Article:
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Exception Handling in JavaScript: Using Multiple Exception Handlers


In this article, you will learn how to work with multiple exception handlers in JavaScript, and deal with primary error types. This will be illustrated by several examples, to get you familiar with JavaScript exceptions.

Author Info:
By: Alejandro Gervasio
Rating: 5 stars5 stars5 stars5 stars5 stars / 9
September 20, 2005
TABLE OF CONTENTS:
  1. · Exception Handling in JavaScript: Using Multiple Exception Handlers
  2. · Handling multiple errors: stepping back to the first example
  3. · Working with primary error types: defining error types for the JavaScript 1.5 specification
  4. · A practical example: trapping multiple error types
  5. · Using multiple handlers: working with “if-else if” blocks

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Exception Handling in JavaScript: Using Multiple Exception Handlers - Handling multiple errors: stepping back to the first example
(Page 2 of 5 )

As you probably remember, in the first article I showed a basic example that demonstrated how to handle two specific exceptions, which were thrown within a simple function. To quickly refresh the concepts, the respective function looked like this:

function loanCalculator(loanAmount,loanTerm){
    if(!loanAmount||parseFloat(loanAmount)<10000||parseFloat
(loanAmount)>300000){
        // throw exception
        throw 'Loan amount must be between $10000 and $100000';
    }
    if(!loanTerm||parseInt(loanTerm)<1||parseInt(loanTerm)>30){
        // throw exception
        throw 'Loan term must be an integer positive value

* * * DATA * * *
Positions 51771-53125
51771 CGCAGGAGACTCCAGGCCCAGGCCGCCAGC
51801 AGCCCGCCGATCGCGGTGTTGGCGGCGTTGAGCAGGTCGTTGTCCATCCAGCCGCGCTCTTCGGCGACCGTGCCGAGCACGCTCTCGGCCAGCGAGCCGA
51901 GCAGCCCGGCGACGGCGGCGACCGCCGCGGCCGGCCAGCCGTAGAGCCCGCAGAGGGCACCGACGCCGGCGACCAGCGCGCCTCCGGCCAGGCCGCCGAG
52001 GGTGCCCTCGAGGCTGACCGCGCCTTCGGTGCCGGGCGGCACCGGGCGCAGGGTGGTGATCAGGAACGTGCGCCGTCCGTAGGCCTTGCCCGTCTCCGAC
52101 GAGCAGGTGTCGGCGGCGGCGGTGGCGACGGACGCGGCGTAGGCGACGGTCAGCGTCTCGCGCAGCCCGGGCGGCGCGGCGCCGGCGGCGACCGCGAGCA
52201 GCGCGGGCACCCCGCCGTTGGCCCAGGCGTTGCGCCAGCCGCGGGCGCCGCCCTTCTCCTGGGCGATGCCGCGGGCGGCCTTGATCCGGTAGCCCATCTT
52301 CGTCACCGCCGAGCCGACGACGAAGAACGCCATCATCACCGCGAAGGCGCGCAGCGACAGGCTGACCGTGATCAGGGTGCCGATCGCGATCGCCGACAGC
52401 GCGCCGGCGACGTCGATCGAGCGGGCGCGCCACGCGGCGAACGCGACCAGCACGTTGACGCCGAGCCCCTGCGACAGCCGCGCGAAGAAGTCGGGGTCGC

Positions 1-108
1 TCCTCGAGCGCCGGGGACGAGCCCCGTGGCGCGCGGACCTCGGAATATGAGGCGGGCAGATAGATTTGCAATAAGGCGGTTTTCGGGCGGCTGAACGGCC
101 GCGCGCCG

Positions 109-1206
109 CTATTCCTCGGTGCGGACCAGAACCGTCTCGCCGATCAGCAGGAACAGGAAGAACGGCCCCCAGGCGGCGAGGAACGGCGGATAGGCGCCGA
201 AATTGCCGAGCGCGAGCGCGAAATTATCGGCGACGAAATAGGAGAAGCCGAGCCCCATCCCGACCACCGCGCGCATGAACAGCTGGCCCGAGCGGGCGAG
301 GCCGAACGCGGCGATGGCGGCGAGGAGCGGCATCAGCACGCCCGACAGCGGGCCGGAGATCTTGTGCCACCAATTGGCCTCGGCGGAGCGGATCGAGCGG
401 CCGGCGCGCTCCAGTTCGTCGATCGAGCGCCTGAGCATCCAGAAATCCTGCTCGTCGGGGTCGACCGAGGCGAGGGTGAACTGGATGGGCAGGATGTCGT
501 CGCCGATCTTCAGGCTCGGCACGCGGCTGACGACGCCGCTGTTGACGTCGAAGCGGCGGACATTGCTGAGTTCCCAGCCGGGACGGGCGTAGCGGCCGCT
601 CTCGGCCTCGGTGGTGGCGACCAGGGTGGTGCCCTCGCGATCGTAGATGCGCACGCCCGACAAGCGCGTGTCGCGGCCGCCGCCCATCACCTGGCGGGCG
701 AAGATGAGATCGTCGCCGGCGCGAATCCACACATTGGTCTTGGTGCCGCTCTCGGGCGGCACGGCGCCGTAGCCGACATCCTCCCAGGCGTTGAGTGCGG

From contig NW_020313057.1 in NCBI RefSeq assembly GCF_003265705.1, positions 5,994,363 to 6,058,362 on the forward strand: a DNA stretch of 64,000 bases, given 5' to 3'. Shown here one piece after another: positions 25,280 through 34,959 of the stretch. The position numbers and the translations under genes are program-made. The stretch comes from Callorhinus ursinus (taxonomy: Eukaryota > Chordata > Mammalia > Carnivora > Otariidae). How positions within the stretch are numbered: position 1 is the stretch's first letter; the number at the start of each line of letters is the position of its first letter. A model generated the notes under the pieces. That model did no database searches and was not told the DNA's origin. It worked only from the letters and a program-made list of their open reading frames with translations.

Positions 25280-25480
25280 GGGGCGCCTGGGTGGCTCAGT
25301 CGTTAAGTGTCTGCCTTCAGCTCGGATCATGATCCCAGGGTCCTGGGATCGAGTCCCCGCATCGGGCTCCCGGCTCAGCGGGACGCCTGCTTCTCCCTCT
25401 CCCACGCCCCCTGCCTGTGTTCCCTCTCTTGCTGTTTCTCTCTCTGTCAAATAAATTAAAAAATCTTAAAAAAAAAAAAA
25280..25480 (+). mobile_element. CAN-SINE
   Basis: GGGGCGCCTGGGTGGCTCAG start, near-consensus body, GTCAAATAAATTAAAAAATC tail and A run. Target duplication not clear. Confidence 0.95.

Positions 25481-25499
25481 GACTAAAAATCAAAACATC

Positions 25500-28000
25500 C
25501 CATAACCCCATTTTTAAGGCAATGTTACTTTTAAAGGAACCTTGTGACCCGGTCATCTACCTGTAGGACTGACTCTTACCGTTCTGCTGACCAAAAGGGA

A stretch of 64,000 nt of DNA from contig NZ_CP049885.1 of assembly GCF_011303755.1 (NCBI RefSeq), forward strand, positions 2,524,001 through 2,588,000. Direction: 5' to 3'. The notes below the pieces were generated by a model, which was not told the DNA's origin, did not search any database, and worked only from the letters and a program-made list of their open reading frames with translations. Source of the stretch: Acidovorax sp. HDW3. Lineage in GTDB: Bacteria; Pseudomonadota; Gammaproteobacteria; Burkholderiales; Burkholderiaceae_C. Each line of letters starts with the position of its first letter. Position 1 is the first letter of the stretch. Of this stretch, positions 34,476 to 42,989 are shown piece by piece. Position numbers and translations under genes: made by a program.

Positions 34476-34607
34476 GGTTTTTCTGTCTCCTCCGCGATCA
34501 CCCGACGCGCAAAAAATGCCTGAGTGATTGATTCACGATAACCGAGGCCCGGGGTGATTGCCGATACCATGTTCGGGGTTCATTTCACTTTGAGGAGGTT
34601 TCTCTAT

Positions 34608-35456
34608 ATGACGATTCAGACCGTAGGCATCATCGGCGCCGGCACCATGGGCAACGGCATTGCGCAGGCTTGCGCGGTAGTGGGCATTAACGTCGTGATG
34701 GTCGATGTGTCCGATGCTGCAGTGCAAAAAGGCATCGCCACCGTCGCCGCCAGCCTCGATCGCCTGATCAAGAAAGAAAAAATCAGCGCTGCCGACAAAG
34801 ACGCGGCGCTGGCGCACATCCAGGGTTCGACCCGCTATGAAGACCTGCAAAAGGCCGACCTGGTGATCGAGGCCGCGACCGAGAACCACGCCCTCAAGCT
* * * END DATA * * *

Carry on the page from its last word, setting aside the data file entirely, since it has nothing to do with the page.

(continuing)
between 1 and 30';
    }
    return parseFloat(loanAmount)/parseInt(loanTerm);
}

And, using the “try-catch” blocks, it could be called with the following lines:

try{
    loanCalculator(10000,45);
}
// catch thrown exceptions
catch(e){
    if(e=='Loan amount must be between $10000 and $100000'){
        // do something to process this error
        alert(e);
    }
    else if (e=='Loan term must be an integer positive value
between 1 and 30'){
        // do something else to process this error
        alert(e);
    }
}

Even when the sample code has been shortened, it’s clear to see how two specific exceptions are trapped within the “catch” block. In particular, the function throws a custom exception whenever any of its arguments is considered invalid, by sending an error message as part of the exception itself.

The example shows a mechanism for trapping two different errors, which should be handled in different ways. Of course, the didactical sense of the above listed code resides on the support that JavaScript offers to handling multiple exceptions. Things get even more interesting by considering that the JavaScript 1.5 specification defines a set of six primary error types, which can be easily trapped through specific exception handlers.

Considering this propitious scenario, let’s have a look at the list of error types defined within the JavaScript 1.5 specification, along with some examples of how to catch them within an application.


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